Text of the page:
The marina buzzed with activity as our five-person crew carted tackle, ice, drinks and camera gear to the new Wellcraft 262 Fisherman for a morning of trolling in the waters off Sarasota, Florida. Blue LED courtesy lights gave the 262 a mystical glow and helped guide our way in the pre-dawn darkness as we stepped aboard from the floating dock, using the starboard swim platform and transom door in the aft quarter.
Joining me on this warm September morning were local guide, Capt. Ron Gauthier; Wellcraft marine designer, Erik Rogers; Sport Fishing publisher, Dave Morel; and Sport Fishing videographer Christopher Balogh.
I was struck by the amount of deck space aboard the 262. The crew had plenty of room to maneuver, and enjoyed beaucoup stowage for tackle, including a row of six rod holders across the transom and two holders abaft the helm seat. The deluxe hardtop (a $977 upgrade from the standard hardtop) featured five vertical holders across the back, plus two angled holders for trolling rods. Additional features included aft LED spreader lights, dome lights and an electronics box.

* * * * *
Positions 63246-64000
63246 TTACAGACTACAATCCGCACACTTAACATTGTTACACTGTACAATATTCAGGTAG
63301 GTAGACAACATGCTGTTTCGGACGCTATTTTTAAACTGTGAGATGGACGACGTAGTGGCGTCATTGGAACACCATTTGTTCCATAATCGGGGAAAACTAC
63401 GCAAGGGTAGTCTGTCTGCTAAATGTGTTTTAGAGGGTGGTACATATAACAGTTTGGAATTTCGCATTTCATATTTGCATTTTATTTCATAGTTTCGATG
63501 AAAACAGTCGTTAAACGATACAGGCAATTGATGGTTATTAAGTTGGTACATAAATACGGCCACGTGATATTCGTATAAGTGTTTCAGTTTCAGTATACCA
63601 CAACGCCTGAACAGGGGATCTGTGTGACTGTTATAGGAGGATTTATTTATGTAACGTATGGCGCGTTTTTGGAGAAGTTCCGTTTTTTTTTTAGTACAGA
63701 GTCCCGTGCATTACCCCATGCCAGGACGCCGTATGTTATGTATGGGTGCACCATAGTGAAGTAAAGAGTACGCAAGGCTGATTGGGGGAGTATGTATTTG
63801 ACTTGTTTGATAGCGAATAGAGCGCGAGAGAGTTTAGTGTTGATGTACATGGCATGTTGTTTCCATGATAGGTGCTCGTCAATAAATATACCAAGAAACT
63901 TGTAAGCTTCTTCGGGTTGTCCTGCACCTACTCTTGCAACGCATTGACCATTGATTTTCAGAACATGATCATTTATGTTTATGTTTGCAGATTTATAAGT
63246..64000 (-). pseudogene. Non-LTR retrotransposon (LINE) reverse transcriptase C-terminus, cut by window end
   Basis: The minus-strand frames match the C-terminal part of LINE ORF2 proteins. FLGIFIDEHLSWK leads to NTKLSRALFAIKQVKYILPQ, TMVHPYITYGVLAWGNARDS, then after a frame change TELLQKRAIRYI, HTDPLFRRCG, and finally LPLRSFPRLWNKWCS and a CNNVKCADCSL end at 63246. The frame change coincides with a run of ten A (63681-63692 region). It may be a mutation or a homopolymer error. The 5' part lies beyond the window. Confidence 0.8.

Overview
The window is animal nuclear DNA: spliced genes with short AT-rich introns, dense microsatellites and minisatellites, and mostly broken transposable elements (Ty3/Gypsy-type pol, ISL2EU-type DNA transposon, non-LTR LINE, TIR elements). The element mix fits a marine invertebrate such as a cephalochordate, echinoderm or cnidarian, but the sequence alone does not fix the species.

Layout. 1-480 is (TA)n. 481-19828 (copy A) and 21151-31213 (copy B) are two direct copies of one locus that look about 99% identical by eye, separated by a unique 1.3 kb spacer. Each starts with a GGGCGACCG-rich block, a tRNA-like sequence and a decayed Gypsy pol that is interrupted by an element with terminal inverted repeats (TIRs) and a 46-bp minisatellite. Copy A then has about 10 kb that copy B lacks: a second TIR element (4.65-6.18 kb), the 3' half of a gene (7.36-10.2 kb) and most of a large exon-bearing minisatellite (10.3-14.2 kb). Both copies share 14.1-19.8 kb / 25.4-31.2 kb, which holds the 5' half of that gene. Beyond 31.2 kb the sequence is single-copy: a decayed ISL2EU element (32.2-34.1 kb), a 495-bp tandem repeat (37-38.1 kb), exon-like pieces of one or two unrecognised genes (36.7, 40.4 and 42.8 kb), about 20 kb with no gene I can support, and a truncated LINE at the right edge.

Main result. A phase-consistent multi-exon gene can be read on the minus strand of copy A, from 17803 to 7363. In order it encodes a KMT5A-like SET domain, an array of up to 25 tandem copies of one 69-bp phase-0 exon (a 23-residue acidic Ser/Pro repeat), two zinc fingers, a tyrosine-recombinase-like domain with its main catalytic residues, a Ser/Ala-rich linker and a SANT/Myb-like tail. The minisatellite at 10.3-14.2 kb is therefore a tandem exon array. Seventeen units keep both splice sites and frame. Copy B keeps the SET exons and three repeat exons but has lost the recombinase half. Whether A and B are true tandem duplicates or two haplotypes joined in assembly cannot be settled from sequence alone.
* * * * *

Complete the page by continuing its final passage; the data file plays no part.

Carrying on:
I discovered horizontal racks for rods, gaffs, boat hooks and deck brushes under each gunwale. The bow deck featured lockable rod stowage and cavernous dry hatches.
Tilt-out compartments for tackle boxes reside within both inwales, and additional tackle stowage is found on each side of the covered optional 25-gallon main livewell behind the deluxe helm seats (all part of the helm seat/baitwell $515 upgrade). An additional tackle-box compartment is located in the port quarter.
The livewell includes a huge, tempered-safety-glass window for keeping your eye on baits. Recesses with elastic cords keep items such as lure bags, hand towels and fishing caps secure while underway. The module is topped by a cutting board/bait-prep table.
We iced our drinks in the Orca 42-quart cooler on the bow deck, which slides back and forth on tracks. Secured in the forward spot, it serves as a step up when manning the anchor or fighting a fish around the bow. Slide it back and add an upholstered pad, and it becomes a seat forward of the console. Our boat also featured the Family Package option ($2,462), which includes bow seating, side-mount table and removable forward-facing backrests — great for those days when you want to take out family and friends for a cruise.
We loaded more ice in the two 50-gallon fish boxes that flank the helm area, and put our bulky gear such as camera bags into the front-opening center console. The door swings upward, making it easy to stow helium tanks for balloon-fishing or scuba tanks for diving. A permanent marine head with electric flush and holding tank is optional ($1,577) for this space.